Friday Make your own Baked Potatoes Broccoli Salad

We are indeed much more

than what we eat,

but what we eat can nevertheless help us

to be much more

than what we are. Adelle Davis

Vegan School Lunch Simple main course ideas still taste yummy three hours later. Grains Quinoa, Radish, Cucumber Salad Brown Rice, Edamame, Carrot Salad Pasta with Pesto Soup (served with whole grain dipping bread) Squash Soup Lentil Stew Potato Leek Soup Wraps Avocado, Cucumber Sticks, Shortgrain Brown Rice wrapped in Nori Chickpea Salad wrapped in Lettuce Shredded Carrots and White Bean Hummus wrapped in Whole Grain Tortilla Sandwiches Almond Butter, Raw Honey, and Banana on Whole Grain bread Black Bean Veggie Burger on Whole Grain Roll Avocado, Cucumber and Sea Salt on a Baguette


brown rice and veggie salad

squash soup

Ingredients 1 cup cooked Brown Rice 1/4 cup chopped Cucumbers 1/4 cup chopped Radishes 1 tablespoon Apple Cider Vinegar 1 teaspoon Olive Oil A dash of Salt A dash of Maple Syrup

Ingredients Any type of Squash 2 Leeks 1 tablespoon Olive Oil Cumin A dash of Salt

Directions Mix the dressing ingredients. Toss the dressing with the rice and veggies. Make this your own. Carrots and beets would be great if that is what is in your fridge. Add White Beans or Chickpeas for protein. Quinoa is a great alternative to brown rice. This is for one serving assuming you are using leftover rice.

Directions Peel and remove seeds from squash. Bake sqaush at 350° for 45 minutes OR Steam diced squash for 15 minutes. Slice the leeks and while squash is cooking, sautÊ them in the olive oil until translucent. Blend cooked leeks, squash, cumin, and water (1+ cups depending on desired consistency). I usually make this for a weekend meal and send the leftovers for lunch one day during the week. I send it with whole grain bread that is cut to dip.

Lunchbox Extras

Dehydrated Fruit*

Homemade Granola*

* Recipes can be found at

mango lassi

chocolate hemp shake

Ingredients 1 cup Mango 1 ½ cups Almond Milk 1 ½ teaspoons Raw Honey

Ingredients 2-3 Bananas 2 Dates 2 tablespoons Raw Cacao 1 tablespoon Hemp Seeds 2 cups Coconut Water

Directions Blend in high-speed blender (such as Vitamix).

Directions Blend in high-speed blender (such as Vitamix). Notes I buy lots of bananas. I peel them and freeze them when they are really ripe for when I want cold smoothies. Hemp is a great source of protien.

cashew cream Ingredients 3 ½ cups Soaked Cashews 1 ½ cups Coconut Water 2 tablespoons Raw Honey 1-2 tablespoons of Vanilla Dash of Nutmeg Directions Blend in high-speed blender (such as Vitamix). Notes I pack a small container of Cashew Cream and a separate big container of diced fruit that is half full, so the children can pour the cream over when they eat it. Cashew Cream tastes great with berries, diced apples, diced pears, sliced banana, or even something like granola.

I fill glass jars with smoothies and put them in my childrens’ lunchboxes. If glass jars don’t work at your school, I would look for a wide-mouthed bpa-free container. And remind little ones to shake their smoothie before opening it.

the logistics of school lunch stainless steel containers for snacks and sides I have Kids Konserve in a variety of sizes and colored tops.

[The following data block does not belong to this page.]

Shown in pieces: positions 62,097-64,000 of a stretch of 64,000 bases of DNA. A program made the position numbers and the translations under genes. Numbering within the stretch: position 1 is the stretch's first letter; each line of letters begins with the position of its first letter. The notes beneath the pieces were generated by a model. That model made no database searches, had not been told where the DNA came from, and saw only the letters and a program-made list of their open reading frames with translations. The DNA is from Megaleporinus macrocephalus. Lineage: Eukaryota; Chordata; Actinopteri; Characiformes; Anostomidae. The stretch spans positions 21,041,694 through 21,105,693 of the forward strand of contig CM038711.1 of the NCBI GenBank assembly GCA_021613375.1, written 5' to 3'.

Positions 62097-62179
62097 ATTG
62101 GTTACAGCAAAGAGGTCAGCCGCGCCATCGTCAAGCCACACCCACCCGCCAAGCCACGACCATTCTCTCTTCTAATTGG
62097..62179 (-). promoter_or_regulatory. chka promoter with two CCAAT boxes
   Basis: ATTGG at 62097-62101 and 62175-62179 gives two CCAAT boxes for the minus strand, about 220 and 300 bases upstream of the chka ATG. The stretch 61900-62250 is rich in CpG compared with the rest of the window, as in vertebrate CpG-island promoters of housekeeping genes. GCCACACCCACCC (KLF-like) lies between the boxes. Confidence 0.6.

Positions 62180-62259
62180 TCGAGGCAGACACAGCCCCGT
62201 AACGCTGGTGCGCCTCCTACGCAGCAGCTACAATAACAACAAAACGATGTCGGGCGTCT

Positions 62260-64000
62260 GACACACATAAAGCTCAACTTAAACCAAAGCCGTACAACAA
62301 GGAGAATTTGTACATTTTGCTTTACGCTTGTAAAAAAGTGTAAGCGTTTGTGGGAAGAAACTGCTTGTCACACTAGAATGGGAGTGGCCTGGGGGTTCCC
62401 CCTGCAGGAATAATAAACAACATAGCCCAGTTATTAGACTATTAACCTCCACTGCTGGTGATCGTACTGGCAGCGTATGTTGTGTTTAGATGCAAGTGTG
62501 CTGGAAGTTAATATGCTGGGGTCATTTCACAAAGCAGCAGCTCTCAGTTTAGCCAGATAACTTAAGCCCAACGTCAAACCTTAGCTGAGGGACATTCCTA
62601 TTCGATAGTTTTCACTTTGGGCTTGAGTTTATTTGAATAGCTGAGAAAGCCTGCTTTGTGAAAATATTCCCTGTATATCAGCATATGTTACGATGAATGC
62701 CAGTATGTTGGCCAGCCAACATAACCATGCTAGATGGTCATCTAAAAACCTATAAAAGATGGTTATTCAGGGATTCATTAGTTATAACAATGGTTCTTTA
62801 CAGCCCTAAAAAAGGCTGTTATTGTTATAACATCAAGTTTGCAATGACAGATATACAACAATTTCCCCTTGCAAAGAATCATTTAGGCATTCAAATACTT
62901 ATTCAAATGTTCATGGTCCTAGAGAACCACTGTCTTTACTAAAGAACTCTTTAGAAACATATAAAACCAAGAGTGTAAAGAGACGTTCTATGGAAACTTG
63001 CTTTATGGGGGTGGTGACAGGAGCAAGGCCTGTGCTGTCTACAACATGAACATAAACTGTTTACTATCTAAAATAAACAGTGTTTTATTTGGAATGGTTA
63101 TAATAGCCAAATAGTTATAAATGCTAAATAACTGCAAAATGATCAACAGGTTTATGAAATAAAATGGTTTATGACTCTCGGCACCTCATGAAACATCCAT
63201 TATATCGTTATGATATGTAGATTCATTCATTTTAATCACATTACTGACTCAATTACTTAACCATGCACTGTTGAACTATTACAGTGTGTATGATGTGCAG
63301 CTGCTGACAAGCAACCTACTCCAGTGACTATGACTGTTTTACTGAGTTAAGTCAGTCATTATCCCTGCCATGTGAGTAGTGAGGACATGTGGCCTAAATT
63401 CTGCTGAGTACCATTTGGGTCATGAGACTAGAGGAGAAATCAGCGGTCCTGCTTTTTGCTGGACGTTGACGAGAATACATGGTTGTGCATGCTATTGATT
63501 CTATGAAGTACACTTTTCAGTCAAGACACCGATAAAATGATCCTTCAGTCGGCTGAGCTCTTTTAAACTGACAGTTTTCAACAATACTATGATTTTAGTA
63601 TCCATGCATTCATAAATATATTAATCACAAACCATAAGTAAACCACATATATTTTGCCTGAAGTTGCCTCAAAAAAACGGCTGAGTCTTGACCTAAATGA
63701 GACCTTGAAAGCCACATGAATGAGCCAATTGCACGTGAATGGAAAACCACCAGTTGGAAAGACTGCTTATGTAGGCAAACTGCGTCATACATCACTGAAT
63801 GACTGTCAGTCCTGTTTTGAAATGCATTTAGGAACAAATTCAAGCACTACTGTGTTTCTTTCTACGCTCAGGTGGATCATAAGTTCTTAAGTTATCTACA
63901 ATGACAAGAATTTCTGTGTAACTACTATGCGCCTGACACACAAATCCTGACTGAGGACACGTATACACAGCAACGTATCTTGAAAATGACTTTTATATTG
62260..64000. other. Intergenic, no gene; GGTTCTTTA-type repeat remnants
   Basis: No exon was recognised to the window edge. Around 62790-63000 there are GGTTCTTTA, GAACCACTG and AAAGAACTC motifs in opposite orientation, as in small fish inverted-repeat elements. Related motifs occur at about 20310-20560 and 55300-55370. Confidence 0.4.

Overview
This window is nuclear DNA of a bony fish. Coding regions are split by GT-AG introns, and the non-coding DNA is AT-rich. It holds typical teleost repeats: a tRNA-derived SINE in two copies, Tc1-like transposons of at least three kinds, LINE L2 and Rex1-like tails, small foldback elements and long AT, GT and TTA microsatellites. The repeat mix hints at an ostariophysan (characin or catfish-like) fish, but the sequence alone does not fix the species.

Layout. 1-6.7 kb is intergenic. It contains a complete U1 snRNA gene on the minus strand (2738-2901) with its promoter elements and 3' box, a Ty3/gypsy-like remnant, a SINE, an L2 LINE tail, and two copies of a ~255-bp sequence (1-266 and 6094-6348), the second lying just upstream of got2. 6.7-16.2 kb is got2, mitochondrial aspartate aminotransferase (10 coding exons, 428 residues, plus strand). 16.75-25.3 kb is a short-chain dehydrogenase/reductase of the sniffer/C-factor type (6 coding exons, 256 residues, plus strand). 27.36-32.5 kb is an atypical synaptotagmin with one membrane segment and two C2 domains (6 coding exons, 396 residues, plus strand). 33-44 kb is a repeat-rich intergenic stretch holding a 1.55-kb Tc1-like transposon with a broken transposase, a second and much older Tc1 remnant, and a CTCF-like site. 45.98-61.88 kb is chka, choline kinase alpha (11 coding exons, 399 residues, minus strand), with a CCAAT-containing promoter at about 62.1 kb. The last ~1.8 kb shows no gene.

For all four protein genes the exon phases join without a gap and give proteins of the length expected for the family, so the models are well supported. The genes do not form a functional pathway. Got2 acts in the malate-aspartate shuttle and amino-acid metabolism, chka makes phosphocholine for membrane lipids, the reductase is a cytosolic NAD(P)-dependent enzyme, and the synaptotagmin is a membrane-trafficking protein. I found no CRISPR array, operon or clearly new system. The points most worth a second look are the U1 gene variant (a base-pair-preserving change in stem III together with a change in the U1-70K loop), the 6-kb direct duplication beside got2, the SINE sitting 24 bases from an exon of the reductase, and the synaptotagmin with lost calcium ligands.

stainless steel container for warm food I love LunchBots Thermal Stainless Steel Insulated Food Container.

divided, bpa-free containers I use LunchBots Stainless Steel Containers for snacks and bpa-free plastic ones by EasyLunchbox for lunch.

reusable bags There are so many of these now! Check out health food stores, Etsy, or make your own!

cloth napkins More durable, better for our planet, and my kids love seeing what pattern they get.

a flat wide lunch box to contain it all – personalized of course! Love EasyLunchboxes! Simple and the perfect size.

glass jars for smoothies


Rather than feeling like I am always saying no to my kids and depriving myself, I try making sweets that taste good and feel good. With these, dessert sometimes comes before dinner!

Cookie recipe coming in Issue 2: Winter.

gluten-free and vegan banana muffins Ingredients 1 cup Brown Rice Flour 1/3 cup Hazelnut Flour 3/4 teaspoons Salt 1/2 teaspoons Baking Soda 1/4 teaspoons Baking Powder 1 3/4 cup Mashed Banana 5 1/3 tablespoons Coconut Oil 1/4 cup Maple Syrup Directions Mix dry ingredients in a bowl. Mix banana, coconut oil and maple syrup in a blender. Add mixture to dry ingredients. Pour in cupcake tins greased with coconut oil. Bake for 45 to 50 minutes at 350.

raw macaroons Ingredients 3 cups Raw Coconut Flakes 1 cup Raw Cacao Powder 1/2 cup Raw Agave Pinch of Sea Salt 1 teaspoon Vanilla Directions Put all ingredients in a bowl. Mix with hands until well integrated. Make bite size balls. (Refrigerate for an hour if mixture is too soft to make into balls) Keep in refrigerator for up to a week. You can also make these with almond meal instead of cacao. With the almond meal version, I add extra vanilla to taste.

One cannot think well, love well, sleep well, if one has not dined well. – Virginia Wolf

.... important for all parents out there who think they are doing a great thing by putting their kids first at all times. Your well-being is of utmost importance and when you eat well, you are being a great teacher.

1/5 Colorful Veggies Carrots Beets Cucumber Avocado Radish Turnips Squash Tomato Celery

1/5 Grains Cooked Quinoa Raw Sprouted Quinoa Brown Rice Millet

2/5 Dark Leafy Greens Spinach Kale Parsley Pea Shoots Lettuce Collards Chard Mache


1/5 Protein Raw Sprouted Seeds Cooked Lentils Tofu Garbanzo Beans

Lunch in a Jar Inspired by a friend, I have been packing my lunch in a jar then pouring it into a large bowl when I am ready to enjoy it. What a great way to keep greens crisp! Play around with this. The only real rule is to add the dressing and protein first, so leafy greens and grains won’t get soggy.

Asian Almond Dressing

Creamy Cashew Dressing

Tia T’s Tomato Dressing




5 Tablespoons Almond Butter

1/2 Cup Raw Cashews

1 Big Tomato

1 Tablespoon Apple Cider Vinegar

(soaked for 5-8 hours)

3 or 4 fresh Garlic Cloves

1 Tablespoon Honey

1/2 Cup Water

1 full sprig of Rosemary

1 Tablespoon Tamari

1/4 Cup Olive Oil

1 tablespoon of Red Wine Vinegar

2 Tablespoons Sesame Oil

2 Tablespoons Lemon

1 teaspoon Maple Syrup

1 Tablespoon Lime Juice

2 Tablespoons Dulse Flakes 1 Tablespoon Brown Rice Miso

2 tablespoons Olive Oil (extra virgin is a little too bitter)